In this article I take a look at Kettlebell training, specifically:

  • Benefits of exercising with kettlebells
  • Examples of kettlebell exercises
  • Muscles used in kettlebell training
  • How massage can help those doing kettlebell training.

Kettlebells are iron balls with handles, offering training using dynamic moves targeting strength, balance, agility and cardio endurance. It is possible to work virtually your entire body with just a small group of kettlebell exercises. Results can be extraordinary and the technique is popular. Kettlebells can be used by men and women, to help you achieve your fitness goals, transform your body and provide a challenging and fun workout! Because we typically sit so much these days, our core muscles become weak and our ‘posterior chain’ (back of the body) tight and stressed. Kettlebells address this imbalance. A dynamic workout is also a motivational way to work stress out of the body. Kettlebell training demands you maintain your centre of gravity whilst supporting a moving load. Swinging the heavy kettlebell creates a displaced centre of gravity, which the body has to respond to.

Note: This article does not relate to kettlebell technique. It is essential to work under the guidance of a qualified instructor.

Benefits of Exercising with Kettlebells

  • 1. Fat Loss and Toning: Kettlebells are awesome for fat loss and muscle toning due to the intense workout, keeping your metabolic rate raised after you finish your session – meaning more calories also burned at rest.
  • 2. Functional Fitness: Kettlebells work the body through functional training, using movements our bodies were designed to do in real life: bending, squatting, twisting, swinging, pressing, pulling, pushing.
  • 3. Increased Strength and Power: Kettlebell movements are ‘ballistic’, a form of strength training applying force, using fast twitch muscle fibres, where we lift, accelerate, and then release weight, rather than slowly lowering it. Ballistic training requires muscles to contract quickly and forcefully to develop muscular strength and power.
  • 4. Condition, Stamina, Endurance: Kettlebell training can increase your condition, stamina and endurance enabling you to work out longer and harder, with less fatigue.
  • 5. Core Strength and Stability: Kettlebell training encourages core stability, improving posture by working postural muscles in a functional way, helping reduce lower back problems, as core muscles strengthen and stabilise the spine. Weak and unbalanced core muscles are linked to low back pain as they are unable to help maintain appropriate posture and reduce strain on the lower spine.
  • 6. Strong Posterior Chain: Muscles down the back of the body: back muscles, glutes, hamstrings and posterior calves play a key role in many lifts, promoting a stronger posterior chain.
  • 7. Fun! The gym can become monotonous and boring – kettlebells workouts are dynamic, varied and fun.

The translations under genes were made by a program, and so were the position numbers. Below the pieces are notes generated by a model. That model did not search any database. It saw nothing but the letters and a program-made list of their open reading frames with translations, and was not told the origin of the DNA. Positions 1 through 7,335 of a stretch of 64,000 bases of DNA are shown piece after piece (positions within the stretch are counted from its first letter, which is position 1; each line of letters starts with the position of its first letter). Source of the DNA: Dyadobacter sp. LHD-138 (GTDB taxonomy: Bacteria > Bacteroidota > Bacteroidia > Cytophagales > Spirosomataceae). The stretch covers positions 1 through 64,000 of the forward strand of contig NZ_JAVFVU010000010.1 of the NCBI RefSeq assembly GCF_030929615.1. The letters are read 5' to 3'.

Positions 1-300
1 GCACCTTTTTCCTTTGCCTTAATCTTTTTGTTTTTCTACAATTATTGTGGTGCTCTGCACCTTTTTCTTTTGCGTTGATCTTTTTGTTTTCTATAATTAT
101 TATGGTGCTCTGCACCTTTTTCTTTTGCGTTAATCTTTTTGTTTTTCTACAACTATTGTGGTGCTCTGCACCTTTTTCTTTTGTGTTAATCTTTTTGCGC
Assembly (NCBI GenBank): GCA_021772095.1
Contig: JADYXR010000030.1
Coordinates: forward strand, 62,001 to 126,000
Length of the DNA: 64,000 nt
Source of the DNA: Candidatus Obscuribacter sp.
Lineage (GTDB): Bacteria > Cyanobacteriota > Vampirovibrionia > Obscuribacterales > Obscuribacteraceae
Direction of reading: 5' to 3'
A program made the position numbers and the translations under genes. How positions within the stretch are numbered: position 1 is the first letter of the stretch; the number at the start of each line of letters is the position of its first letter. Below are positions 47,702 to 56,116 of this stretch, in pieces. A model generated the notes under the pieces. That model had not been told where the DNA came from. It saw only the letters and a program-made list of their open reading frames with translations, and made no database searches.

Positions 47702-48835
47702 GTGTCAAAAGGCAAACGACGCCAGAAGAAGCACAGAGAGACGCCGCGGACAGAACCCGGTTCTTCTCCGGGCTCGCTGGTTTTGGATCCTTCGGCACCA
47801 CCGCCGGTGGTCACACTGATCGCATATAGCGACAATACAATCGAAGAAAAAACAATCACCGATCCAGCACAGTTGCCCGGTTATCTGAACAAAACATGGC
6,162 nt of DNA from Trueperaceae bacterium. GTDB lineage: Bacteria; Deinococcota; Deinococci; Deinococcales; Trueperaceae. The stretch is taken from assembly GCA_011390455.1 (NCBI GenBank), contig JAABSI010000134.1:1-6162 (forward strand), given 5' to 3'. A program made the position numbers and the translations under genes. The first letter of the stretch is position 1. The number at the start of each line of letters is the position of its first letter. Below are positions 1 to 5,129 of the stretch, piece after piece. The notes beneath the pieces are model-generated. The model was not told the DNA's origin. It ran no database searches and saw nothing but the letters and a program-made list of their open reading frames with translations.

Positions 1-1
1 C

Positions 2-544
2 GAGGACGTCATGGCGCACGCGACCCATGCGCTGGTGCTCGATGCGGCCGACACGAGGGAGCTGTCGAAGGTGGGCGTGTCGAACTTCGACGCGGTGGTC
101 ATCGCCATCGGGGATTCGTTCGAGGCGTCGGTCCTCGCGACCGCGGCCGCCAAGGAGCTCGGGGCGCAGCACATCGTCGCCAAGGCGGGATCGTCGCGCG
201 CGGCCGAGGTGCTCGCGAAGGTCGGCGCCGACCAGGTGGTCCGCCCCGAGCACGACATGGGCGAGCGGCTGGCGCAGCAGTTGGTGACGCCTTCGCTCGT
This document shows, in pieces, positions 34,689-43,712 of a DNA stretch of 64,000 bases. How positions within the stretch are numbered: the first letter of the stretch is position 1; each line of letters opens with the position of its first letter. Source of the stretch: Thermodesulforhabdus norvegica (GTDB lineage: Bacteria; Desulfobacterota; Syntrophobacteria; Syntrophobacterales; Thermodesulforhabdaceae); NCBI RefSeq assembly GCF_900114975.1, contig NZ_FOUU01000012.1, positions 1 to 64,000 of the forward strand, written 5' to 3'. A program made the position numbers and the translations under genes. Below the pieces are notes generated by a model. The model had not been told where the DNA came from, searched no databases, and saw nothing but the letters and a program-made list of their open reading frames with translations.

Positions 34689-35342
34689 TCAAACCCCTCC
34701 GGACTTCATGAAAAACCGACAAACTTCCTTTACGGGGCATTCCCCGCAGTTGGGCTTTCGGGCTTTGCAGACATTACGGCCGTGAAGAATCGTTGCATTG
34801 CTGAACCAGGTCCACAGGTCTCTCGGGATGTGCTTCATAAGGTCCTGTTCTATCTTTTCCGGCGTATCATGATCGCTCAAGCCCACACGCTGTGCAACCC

Examples of Kettlebell Exercises

  • 1. Swing: Embodies speed, power, strength, and endurance, it leaves muscles fatigued and your body catching its breath. Swings can be one or two-handed, powerfully working core, back and shoulders, arms, glutes, hamstrings, quadriceps and driving through the hips as the ball is raised to chest level.
  • 2. One-Arm Clean: Builds strength and endurance, involving both a swing and lift component. The upper body gets a workout as the kettlebell is lifted up against your upper arm.
  • 3. One-Arm Snatch: Builds explosive strength, power and endurance. Similar in form to Swing, Kettlebell Snatch differs in the end point, where the kettlebell is punched overhead, making core muscles work hard to keep your body stable through the punch.
  • 4. Deadlift / Stiff Leg Deadlift: Help tone and strengthen hamstrings, core, lower back and glutes.
  • 5. Windmill: Involves twisting to touch your opposite foot, placing emphasis on abdominals (particularly obliques) and building a strong back, arms and shoulders – with the bonus of working on balance and stability.
  • 6. Lunge: By extending a leg and lowering the body’s centre of gravity, resistance is displaced onto the leg muscle areas to firm the lower body.
  • 7. Squats: Works quadriceps, gluteals and hamstrings.

Muscles Used in Kettlebell Training

Hamstrings: The hamstrings get called into play when your knees go from a straight to bent position. Any squatting exercise will recruit the hamstrings. They are also contracted for stabilisation with exercises like one/two arm swings, single or double snatch, and clean and press.

Quadriceps: The quads primarily extend the knee. One of the quads (rectus femoris) also crosses the hip joint and is a hip flexor. Any type of squat with kettlebells activates your quads.

Back Muscles: Classic kettlebell movements like snatch, clean and swing involve heaving the kettlebell from the ground up into the air, so your back muscles are involved. Latissimus dorsi, rhomboids and erector spinae get recruited with any exercise that involves a pulling (“rowing”) motion toward your body.